yconic - Brock: Health Sciences vs. BioMed Science
Hide Menu

My Feed Money for School Student Help Brands Winners Support Center



Explore yconic
Explore Student Life Topics
Scotiabank
STUDENT CHAMPION
yconic proudly recognizes Student Champion Partners who are providing our community with superior support for their student journeys. Learn More
Student Help Brands

Brock: Health Sciences vs. BioMed Science

A photo of SolipsismGT SolipsismGT
Hello. I have been accepted to Brock. Which of these programs is more health-oriented, and which one sets you up better for Medical School?

Thanks.
Was this helpful? Yes 0
10 replies
 
A photo of Anonymous Anonymous
Health Sciences focuses more on preparing you for studies to become a medical professional in the Health field where as BioMed is more to prepare you for graduate studies in medical research, however both crossover a lot. That's not saying someone in Health Sci can't go into research, or vice versa. I find Health Sciences at Brock to be more flexible in comparison to Biomedical Sciences.

In both programs you have access to courses such as Clinical Epidemiology, Pathology, and Pharmacology, which are restricted courses only available for these 2 majors.

So yeah essentially Bio-Med is more research prep where as Health Sci is more professional school prep for like Med School, Physiotherapy, etc.

In terms of preparing you for Med School, both do a good job really. You have access to courses other than your generic Organic Chem, Molecular Bio, etc.

You also have courses such as The Sociology of Health and Community Health Studies, classes like these are good for preparing a student to learn about the broader aspects of medicine rather than the hardcore science classes you'll be required to take.
Was this helpful? Yes 0

 
A photo of SolipsismGT SolipsismGT
Thank you very much for the reply. Since Health Sciences prepares you better, I might go with that option.
Was this helpful? Yes 0

 
A photo of Anonymous Anonymous
No problem, congratulations on the acceptances btw!
Was this helpful? Yes 0

 
A photo of SolipsismGT SolipsismGT
Thanks a lot! Good luck to you too on your programs! :)
Was this helpful? Yes 0

 
A photo of code07 code07
But why is the cut-off for Brock Health Sciences is much lower than that of McMaster for example? Last time I checked they said they want an average in the high 70s, or am I wrong?
Was this helpful? Yes 0

 
A photo of Anonymous Anonymous

@code07 wrote
But why is the cut-off for Brock Health Sciences is much lower than that of McMaster for example? Last time I checked they said they want an average in the high 70s, or am I wrong?



McMaster is one of the best universities in the world for health science and medicine, so their cutoff is much higher.
Was this helpful? Yes 0

 
A photo of SolipsismGT SolipsismGT
Brock's cutoff is mid-80's. McMaster's cutoff is 90% for Health Sciences and mid-high 80's for Life Sciences.

The reason for Mac's high cutoff for Health Sci is the sheer number of applicants they receive. Since so many people are applying, a higher cutoff is needed to ensure top individuals are selected. That's why they have the Supplementary Application, also.

However, most people forget it doesn't matter where you do your undergrad *wink wink*
Was this helpful? Yes 0

 
A photo of code07 code07
So let's say we have two people applying for med school: one did his undergrad degree in health sciences in a desired university (mind you, it's the program that's desired) like McMaster and the other did the same undergrad degree at a university like Brock, with the only real difference (I assume...) is the entrance average req. for Mac being higher than that of Brock. And let's also say both applicants have the same GPA and same everything, will the one from McMaster have any sort of preference(s) or advantage(s)?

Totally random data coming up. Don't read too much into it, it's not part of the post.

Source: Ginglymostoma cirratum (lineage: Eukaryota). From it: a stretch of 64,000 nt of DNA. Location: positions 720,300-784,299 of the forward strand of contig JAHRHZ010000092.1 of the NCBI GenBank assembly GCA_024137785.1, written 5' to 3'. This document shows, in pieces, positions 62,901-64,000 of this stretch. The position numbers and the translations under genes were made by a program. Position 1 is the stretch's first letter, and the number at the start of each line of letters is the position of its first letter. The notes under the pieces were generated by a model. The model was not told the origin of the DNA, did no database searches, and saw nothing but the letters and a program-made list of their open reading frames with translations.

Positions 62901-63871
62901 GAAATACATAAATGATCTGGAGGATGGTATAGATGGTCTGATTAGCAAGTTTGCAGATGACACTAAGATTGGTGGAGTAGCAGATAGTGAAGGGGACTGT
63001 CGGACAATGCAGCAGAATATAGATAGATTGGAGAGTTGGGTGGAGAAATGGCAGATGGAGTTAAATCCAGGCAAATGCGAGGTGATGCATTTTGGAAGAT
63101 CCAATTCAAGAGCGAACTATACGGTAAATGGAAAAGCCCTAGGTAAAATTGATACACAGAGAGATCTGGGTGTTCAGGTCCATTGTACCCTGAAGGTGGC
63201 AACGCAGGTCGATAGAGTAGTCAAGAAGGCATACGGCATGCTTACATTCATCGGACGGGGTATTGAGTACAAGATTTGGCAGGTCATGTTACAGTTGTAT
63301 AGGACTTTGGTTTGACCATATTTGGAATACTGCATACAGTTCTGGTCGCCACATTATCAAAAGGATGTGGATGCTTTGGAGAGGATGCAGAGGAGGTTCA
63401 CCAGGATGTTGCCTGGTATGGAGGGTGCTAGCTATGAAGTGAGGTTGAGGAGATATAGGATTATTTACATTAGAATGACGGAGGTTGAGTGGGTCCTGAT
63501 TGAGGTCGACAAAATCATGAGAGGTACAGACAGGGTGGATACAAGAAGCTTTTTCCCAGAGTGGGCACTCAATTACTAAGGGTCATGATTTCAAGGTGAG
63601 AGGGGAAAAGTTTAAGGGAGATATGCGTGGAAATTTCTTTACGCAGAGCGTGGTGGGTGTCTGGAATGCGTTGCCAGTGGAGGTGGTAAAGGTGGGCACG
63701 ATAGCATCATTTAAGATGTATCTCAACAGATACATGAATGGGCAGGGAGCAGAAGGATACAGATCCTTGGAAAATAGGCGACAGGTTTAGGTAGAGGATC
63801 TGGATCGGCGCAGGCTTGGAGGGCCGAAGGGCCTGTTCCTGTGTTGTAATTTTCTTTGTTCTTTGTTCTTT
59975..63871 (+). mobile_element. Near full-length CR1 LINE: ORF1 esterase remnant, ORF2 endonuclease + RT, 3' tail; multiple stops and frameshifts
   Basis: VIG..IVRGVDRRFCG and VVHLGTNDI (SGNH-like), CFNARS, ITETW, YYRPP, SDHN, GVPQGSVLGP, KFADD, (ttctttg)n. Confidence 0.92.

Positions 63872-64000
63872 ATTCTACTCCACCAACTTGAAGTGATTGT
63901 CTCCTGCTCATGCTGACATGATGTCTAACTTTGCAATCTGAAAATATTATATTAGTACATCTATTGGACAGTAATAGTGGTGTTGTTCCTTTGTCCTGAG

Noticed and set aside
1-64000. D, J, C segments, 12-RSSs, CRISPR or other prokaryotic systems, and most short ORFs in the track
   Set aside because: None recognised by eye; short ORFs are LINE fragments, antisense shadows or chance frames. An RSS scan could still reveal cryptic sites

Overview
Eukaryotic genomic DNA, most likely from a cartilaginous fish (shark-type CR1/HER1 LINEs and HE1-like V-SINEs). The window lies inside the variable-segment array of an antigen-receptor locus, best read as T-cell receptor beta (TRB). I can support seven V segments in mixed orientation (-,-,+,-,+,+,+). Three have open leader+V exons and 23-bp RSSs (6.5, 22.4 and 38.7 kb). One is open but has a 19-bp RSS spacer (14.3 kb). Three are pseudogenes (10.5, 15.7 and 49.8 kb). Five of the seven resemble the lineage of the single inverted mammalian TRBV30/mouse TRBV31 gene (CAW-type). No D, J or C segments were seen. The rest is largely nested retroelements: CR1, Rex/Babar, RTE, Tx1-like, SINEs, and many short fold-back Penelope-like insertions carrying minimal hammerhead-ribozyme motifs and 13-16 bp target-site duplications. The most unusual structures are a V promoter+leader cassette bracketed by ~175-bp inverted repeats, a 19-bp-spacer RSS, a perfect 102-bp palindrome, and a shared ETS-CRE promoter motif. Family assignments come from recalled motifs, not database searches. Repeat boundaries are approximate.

Was this helpful? Yes 0

 
A photo of SolipsismGT SolipsismGT
A lot also depends on their volunteering services and how much they have done. If anything, that would prove to be the turning point in either favour. Med Schools don't care which University you did your undergrad at, or even which undergrad you did (you could do music and get into Med School, for all they care).

As long as you have sufficient volunteering work, excellent MCAT scores and an excellent GPA, they won't care if you went to Mac or Brock.

EDIT: To answer your question about University preference: No. Before they accept you, they interview you. You could have gone to Mac and gotten a 100% average but you could be a total jackass, or vice versa. ;)
Was this helpful? Yes 0

 
A photo of Anonymous Anonymous

@code07 wrote
So let's say we have two people applying for med school: one did his undergrad degree in health sciences in a desired university (mind you, it's the program that's desired) like McMaster and the other did the same undergrad degree at a university like Brock, with the only real difference (I assume...) is the entrance average req. for Mac being higher than that of Brock. And let's also say both applicants have the same GPA and same everything, will the one from McMaster have any sort of preference(s) or advantage(s)?



You really think the school you go to will be a preferential deciding factor for the admissions board @ Medical School?

You need a high GPA, you need excellent extra curricular activities, some experience in the medical field (volunteer at a hospital, CPR instructor, etc), and the rest is up to you. If they notice that your application is stellar then you'll be invited to the interview stage and from there it doesn't matter whether or not you went to Brock or Mac.

Both applicants might get invited to the interview, and from there it'll be determined who will be offered admission.

People seriously have to stop thinking that someone from say from U of T will be given preference over someone from York. (I used those schools simply as examples)

Was this helpful? Yes 0